State Policy and Public Culture
The National Body
The Rights and Obligations of Citizenship
Documentary and the Public Sphere
The Nation Speaks
Documentary and the Public Sphere
We need finally to consider the place of the documentary within the public sphere. Whereas, Giddens argues, the public sphere of traditional states was severely limited in terms both of how open it was and who it was open too, this public sphere becomes broadened with the development of printing and the extension of literacy, and becomes fully realised with the emergence of the nation-state. Indeed, given the centrality of the notion of citizenship to this new political community, Giddens argues that 'In the context of the modern state, the capability of different groupings to discursively formulate policies or programmes that express their interests and to make space in the public domain for promoting them are vital' (p. 211).
The role of the mass media in the operation of the public sphere, particularly in the context of public service broadcasting, has been discussed elsewhere (cf. Scannell, 1989). In brief, the mass media are important because, as Steve Kendrick (1989) argues, 'in terms of the overall image of state action at the national level the individual is reliant overwhelmingly on the national media for information on state activity' (p. 79). This informational role is quite clearly articulated by Grierson (1938) himself, who regarded the function of the documentaries produced by the first Committee as similar to that of the documentaries he had produced for the Empire Marketing Board and the General Post Office: 'Most of these films, you see, are in the nature of enquiries - enquiries into what is going on. It is a sorry truth that in our complicated modern life it is very difficult to know what really is going on - difficult to see below the surface of events and realise the growing points. The cinema, some of us think, is a peculiarly able instrument when it comes to growing points and that is why we serve it' (p. 4).
The Films of Scotland documentaries should be seen as part of this mediated public sphere, occupying a particular position in relation to the state. In the documentaries, this public sphere is quite specifically a national public sphere, concerned with national problems, such as the management of the Scottish economy. We can explore this argument with reference to another of the Committee's films, Wealth of a Nation (1938):
Wealth of a Nation
(Suited men sit around town council office)
Voice Over: Scotsmen faced the problem of re-shaping their national policy, they began to think of a new, modern Scotland planned on lines very different from the old. But now, let Scotsmen tell their own story:
Sir Henry: We are feeling the draught of the depression tremendously. In various parts of Scotland, particular industries have identified themselves with that district, but these industries are all gradually drifting away. You know the position in Dundee Professor?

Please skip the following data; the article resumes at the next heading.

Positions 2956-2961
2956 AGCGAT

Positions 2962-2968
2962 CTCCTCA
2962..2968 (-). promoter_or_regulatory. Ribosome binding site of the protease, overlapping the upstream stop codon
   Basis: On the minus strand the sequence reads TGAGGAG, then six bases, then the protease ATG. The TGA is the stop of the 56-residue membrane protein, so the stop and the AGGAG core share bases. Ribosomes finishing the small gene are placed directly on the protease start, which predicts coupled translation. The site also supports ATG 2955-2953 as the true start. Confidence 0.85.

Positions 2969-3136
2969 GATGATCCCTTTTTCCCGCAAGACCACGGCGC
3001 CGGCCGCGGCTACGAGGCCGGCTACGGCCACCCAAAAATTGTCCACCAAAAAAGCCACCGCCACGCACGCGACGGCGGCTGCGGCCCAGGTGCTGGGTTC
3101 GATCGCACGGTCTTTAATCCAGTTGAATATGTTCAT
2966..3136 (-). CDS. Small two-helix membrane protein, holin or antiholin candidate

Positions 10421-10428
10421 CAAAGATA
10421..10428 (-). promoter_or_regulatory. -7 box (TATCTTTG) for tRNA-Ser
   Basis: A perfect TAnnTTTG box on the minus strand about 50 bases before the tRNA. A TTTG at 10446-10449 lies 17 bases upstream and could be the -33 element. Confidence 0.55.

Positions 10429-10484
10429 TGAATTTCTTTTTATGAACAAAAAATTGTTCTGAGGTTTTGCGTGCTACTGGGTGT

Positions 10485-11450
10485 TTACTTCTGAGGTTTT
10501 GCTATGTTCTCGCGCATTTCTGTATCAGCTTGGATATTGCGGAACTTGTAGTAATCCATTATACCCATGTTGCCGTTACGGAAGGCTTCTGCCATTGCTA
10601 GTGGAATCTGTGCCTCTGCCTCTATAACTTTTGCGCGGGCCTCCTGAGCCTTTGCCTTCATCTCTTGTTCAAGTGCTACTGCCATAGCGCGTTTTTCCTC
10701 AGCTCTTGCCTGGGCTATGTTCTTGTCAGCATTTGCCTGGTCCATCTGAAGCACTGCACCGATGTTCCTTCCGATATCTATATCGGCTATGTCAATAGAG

Professor: Well, Sir Henry, Dundee was built on the jute industry. At present our industry is being undercut by the Indian factories.
Civil Servant: The herring industry too, is gradually loosing its foreign markets, chiefly in Russia and Germany. This is particularly affecting the North-East coast.
This is the first form of public communication the documentary enables: access for a public audience to the private speech of the 'experts' who make up various local government bodies. The documentary provides a public domain, a domain open to public view for those who formulate and manage national economic policy to speak to, or at least be overheard by, those who are subject to the state's administration of that policy. This expansion of the public sphere is matched and driven by the extension of state sovereignty discussed earlier. The consequence of this, for Giddens, is that one of the things that makes the modern state distinct is that those subject to this sovereignty are far more 'aware of their membership in a political community and of the rights and obligations such membership offers' (p. 210) than earlier subjects. The national public sphere has a second communicative function then: it must demonstrate that the rights of citizenship are being met by the state.
(Group of cyclists ride through countryside)
Voice Over: Now, after a century of town-living, the Scottish people themselves are turning back to the mountains. Tribute to this new sense of citizenship is the Forestry Commission's gift to Scotland of Britain's first national park: a thousand square miles of Argyll within cycling distance of Glasgow.
|Author: Richard Butt||Images are drawn from the SCRAN database.|